According to the women’s commission, only 268 street harassment reports were filed last year with the police, nongovernmental organizations or the commission itself across a nation of more than 260 million people.
By comparison, more than 200 women in the Jakarta region alone posted accounts in the past 12 months, both under their name and anonymously, of harassment or groping on the streets or on public transportation to the Indonesia website of Hollaback, an international initiative against street harassment.
“I feel street harassment has been normalized within our society,” said Anindya Restuviani, coordinator of Feminist Festival Indonesia, which organizes events on women’s issues, including harassment.
Activists in Indonesia estimate that millions of street harassment incidents go unreported each year.
“We are sure this is just the tip of the iceberg,” said Angie Kilbane, an American high school teacher in Jakarta and leader of Hollaback’s Jakarta chapter, referring to the hundreds of posts on the site.
The Indonesian National Police did not reply to multiple requests for official data on street harassment cases. To discourage sex abuse in public places, the authorities have set aside women-only cars on packed commuter trains and spaces designated for females on public buses, but activists say much more needs to be done — by the government and society.
Ms. Kilbane, who has lived in Indonesia for nearly 10 years, said she got involved in combating harassment after a motorcyclist drove up beside her while she was bicycling, grabbed her right breast and said, “Hey, baby,” in Indonesian before roaring off.
Ms. Kilbane’s chapter organizes discussions and workshops on sexual harassment, and conducts training in self-defense and bystander intervention. Still, she said, “I don’t ride my bike to work anymore.”
A 19-year-old student at the University of Indonesia, who asked not to be named because she feared publicly confronting her attacker, had anonymously posted two stories of harassment on the Hollaback Jakarta website, one about being molested twice by a close family friend while she was in elementary school, and the other about recent catcalling on the street.
Though she said she wanted to share her stories with the group, she has never told her parents what happened and has yet to warn her younger sister, 14, about the problem. She said that the issue was considered taboo in Indonesia and she did not have the courage to tell them.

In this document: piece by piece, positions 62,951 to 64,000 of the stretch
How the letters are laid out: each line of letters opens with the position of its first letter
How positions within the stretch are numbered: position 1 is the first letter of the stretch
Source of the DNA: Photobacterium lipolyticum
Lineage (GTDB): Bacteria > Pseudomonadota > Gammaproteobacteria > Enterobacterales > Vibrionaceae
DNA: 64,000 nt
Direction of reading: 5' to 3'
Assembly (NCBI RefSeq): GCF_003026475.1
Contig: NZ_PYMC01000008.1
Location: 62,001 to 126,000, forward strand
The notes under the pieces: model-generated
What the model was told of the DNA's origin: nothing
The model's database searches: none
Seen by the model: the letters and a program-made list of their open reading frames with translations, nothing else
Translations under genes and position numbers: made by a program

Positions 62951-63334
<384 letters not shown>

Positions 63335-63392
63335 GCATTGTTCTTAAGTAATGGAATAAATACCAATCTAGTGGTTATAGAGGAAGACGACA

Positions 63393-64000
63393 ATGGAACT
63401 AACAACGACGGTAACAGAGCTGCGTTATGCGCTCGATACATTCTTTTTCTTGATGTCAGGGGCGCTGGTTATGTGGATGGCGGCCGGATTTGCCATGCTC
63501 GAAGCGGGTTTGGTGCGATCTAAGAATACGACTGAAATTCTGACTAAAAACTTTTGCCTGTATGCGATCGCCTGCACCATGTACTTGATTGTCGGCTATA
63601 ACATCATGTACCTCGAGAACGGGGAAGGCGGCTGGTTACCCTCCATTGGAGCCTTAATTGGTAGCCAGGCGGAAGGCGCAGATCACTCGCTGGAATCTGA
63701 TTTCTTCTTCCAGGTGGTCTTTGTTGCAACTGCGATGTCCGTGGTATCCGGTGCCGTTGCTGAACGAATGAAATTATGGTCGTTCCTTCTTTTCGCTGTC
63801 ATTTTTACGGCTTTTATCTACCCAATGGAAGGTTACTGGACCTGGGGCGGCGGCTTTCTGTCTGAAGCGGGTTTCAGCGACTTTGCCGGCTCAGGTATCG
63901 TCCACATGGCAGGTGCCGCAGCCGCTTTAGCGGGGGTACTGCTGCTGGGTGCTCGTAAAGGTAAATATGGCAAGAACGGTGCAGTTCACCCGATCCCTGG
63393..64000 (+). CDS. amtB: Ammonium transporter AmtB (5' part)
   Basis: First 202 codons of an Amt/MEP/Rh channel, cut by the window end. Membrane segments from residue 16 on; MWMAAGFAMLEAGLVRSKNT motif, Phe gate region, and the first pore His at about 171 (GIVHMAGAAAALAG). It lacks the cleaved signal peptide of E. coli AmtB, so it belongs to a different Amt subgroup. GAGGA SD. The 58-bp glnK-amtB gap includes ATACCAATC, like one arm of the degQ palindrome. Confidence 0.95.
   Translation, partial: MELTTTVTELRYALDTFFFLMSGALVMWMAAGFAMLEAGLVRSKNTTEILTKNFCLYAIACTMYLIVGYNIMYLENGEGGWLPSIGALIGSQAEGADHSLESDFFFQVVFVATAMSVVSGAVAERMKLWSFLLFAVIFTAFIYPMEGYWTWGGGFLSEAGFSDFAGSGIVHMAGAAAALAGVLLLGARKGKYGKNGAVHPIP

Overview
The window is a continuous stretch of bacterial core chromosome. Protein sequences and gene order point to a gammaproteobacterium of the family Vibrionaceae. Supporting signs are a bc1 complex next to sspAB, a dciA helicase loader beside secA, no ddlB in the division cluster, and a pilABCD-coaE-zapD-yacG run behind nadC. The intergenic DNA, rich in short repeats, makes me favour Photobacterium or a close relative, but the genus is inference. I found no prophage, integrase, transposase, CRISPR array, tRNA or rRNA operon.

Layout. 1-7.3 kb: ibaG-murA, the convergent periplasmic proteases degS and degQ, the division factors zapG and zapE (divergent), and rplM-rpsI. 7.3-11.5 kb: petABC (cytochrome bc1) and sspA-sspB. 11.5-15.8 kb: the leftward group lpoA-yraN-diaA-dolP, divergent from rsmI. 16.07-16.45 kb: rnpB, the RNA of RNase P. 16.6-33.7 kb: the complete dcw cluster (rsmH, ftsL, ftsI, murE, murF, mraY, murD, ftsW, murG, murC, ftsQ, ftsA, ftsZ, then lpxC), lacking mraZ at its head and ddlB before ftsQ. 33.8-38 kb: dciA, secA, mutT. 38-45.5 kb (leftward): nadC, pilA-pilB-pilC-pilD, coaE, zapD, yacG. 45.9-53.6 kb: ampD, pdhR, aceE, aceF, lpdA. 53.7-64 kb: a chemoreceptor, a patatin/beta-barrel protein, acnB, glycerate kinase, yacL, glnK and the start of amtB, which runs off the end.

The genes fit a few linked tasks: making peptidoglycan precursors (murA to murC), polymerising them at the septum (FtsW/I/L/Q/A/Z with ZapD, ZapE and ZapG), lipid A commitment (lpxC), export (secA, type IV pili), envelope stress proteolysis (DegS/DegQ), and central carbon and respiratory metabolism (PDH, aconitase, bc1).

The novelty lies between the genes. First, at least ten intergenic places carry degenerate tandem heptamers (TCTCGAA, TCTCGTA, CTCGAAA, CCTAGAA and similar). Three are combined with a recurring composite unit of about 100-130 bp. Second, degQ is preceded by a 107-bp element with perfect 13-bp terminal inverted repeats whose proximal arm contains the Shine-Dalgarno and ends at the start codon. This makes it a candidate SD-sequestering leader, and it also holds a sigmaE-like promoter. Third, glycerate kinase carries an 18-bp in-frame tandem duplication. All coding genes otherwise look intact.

In 2014, Kate Walton, an Australian activist and writer based in Jakarta, started an online discussion group after experiencing near-daily street harassment. She also has been groped.
In January, she conducted an experiment to gauge the scale of the problem by walking from her home in South Jakarta to a shopping mall about two and a half miles away. She was harassed 13 times in 35 minutes, and posted a tweet about each incident as it happened.
Ms. Walton’s discussion group has more than 2,000 Indonesian and expatriate members, and stories of street harassment are a regular topic of conversation.
“The more stories people see, the more brave and willing they are to come forward,” she said, expressing frustration at what women in Indonesia endure in public spaces. “It just adds up when it happens every day. It’s tiring.”
A 2014 report by the Thomson Reuters Foundation found that Jakarta had the fifth-most dangerous public transportation system for women in the world, and the second-worst in Asia behind New Delhi.
Wulan Danoekoesoemo, a clinical psychologist and co-founder of Lentera Sintas Indonesia, which counsels sexual violence victims, said the country’s street harassment problem stemmed from its patriarchal society, in which men traditionally hold authority over women.
Adolescent boys, activists said, harass women on Indonesian streets nearly as frequently as men.
“People look up to their peers who catcall or talk inappropriately to women, and it goes without consequences,” said Ms. Wulan, whose organization has countered by conducting an education campaign at 78 schools in Jakarta, hoping to change the next generation.
“It’s something so common. And for boys it’s one way to prove you are macho and that you are good at pickup lines, which of course they are not,” she said.